The “Obama Plan” is being written by your elected Congressional Representatives, with input from his administration. Their goal is to provide affordable health insurance for 46+ million uninsured Americans. If it takes a publicly accessible, federally underwritten, Medicare style health insurance plan to do this, I vote, Yes! The United States is the last developed nation without national health coverage. That is shameful and inexcusable.
If you believe this is Socialism, you should cry, “Foul!’, whenever you pay your taxes for Fire Protection, Law Enforcement (City and County), Education, Public Health and Local Government like Public Utilities, Parks, Dikes, etc. What is so different about health care? Yes, coverage for the uninsured is expensive, but, if you believe it’s too expensive now, ask yourself if you think the prices will go down in the future, and when that may be?
Postponing action on the current Congressional Health Care Legislation is a scare tactic brought to you by those who allowed de-regulation of financial institutions and other financial improprieties causing our current economic recession. Support this crucial legislation, it will get more expensive later. Write, e-mail or call your Congressional Representatives and U.S. Senators and express your support.
Steve Aldrich, MD
Thursday, July 23, 2009
From: Michael Trepp
Date: Thu, Jul 23, 2009 at 11:37 AM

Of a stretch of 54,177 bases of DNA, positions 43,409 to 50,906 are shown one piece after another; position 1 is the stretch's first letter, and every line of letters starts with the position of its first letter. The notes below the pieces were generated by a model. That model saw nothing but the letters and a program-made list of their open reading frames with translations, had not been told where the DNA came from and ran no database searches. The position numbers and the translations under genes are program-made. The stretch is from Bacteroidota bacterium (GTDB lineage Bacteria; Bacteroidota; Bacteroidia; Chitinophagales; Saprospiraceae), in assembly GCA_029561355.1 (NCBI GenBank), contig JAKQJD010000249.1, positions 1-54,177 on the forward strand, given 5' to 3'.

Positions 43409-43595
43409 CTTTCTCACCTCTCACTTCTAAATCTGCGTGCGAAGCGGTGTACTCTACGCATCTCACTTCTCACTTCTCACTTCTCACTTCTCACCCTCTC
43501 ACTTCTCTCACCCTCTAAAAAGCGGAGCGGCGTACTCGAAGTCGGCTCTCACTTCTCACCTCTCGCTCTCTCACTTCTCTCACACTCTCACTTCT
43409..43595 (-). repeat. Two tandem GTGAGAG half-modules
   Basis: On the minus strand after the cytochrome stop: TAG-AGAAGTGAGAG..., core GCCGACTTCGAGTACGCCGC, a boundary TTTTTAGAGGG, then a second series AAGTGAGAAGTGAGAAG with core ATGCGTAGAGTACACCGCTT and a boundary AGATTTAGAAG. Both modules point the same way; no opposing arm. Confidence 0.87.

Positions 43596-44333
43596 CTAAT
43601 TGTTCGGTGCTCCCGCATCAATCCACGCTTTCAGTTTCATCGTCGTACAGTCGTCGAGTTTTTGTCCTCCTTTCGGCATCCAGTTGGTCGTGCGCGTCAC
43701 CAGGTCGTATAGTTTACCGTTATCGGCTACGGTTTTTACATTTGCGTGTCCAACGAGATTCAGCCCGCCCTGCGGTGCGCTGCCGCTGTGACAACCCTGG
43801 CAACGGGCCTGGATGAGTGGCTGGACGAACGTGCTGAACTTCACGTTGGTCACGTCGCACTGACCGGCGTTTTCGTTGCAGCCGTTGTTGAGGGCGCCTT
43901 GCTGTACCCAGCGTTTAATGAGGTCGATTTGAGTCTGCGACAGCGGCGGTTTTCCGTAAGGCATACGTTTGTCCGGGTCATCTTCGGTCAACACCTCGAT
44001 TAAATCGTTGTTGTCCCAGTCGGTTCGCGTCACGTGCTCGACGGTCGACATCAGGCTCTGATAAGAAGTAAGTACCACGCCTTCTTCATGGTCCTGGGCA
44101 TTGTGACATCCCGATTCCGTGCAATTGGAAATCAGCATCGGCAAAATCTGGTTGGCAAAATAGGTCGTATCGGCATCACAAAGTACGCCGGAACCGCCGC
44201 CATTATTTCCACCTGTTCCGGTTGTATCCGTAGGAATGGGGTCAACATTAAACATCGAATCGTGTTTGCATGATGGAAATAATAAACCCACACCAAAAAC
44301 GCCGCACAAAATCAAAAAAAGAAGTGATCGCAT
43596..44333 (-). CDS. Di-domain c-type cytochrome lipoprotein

Subject: THE CURRENT BATTLE IN SEATTLE
If you agree that a well organized and run community of homeless people should not be chased off of previously unused state land then please contact WA state Gov Christine Gregoire (phone, email, fax, twitter - whatever) and ask her to let the good people at Nickelsville remain where they are.
Tuesday, July 14, 2009
Please join the King County Council at the Seattle Biomedical Research Institute for a special Town Hall Meeting on economic development and recovery:
Last year’s major financial crisis continues to deeply impact our economy. We’ve recently seen some positive signs of recovery, but unemployment remains high and economic indicators are mixed.
Come learn about the current state of the economy in our region, what we can expect in the coming year, and what is being done to encourage economic development and recovery.
The state’s top economic forecaster will provide a briefing on current economic conditions and trends in our region.
We’ll discuss economic development efforts with enterpriseSeattle and job training with the Workforce Development Council. County staff will brief us on the impact of federal stimulus funding, and the Moontown Foundation will discuss preparing young adults for family wage careers in the clean and renewable energy industry.
You will have a chance to ask questions of our panelists, share your ideas, and provide public testimony on any issue.
Town Hall Meetings are an opportunity for the Council to hear directly from you in your community. We hope to see you there!
More about Town Halls
The County Council is a regional government committed to engaging King County residents in their local communities. Throughout the year, the Council holds local Town Hall Meetings on issues of public importance. Community members have the opportunity to meet Councilmembers, be briefed by local and regional experts, and provide public testimony.
Each Town Hall is a special meeting of the Council's Committee of the Whole (COW), the only standing committee on which all nine members serve. COW considers legislation and policy issues of interest to the entire council.
Since 2007, more than 4,100 people have met with Councilmembers at Town Halls held in Auburn, Bellevue, Shoreline, Renton, Carnation, Covington, Federal Way, Burien, Kent, West Seattle, Redmond, Seattle, Maple Valley, and Sammamish.
Questions? Please email CouncilTownHall@kingcounty.gov or call 206-296-0335.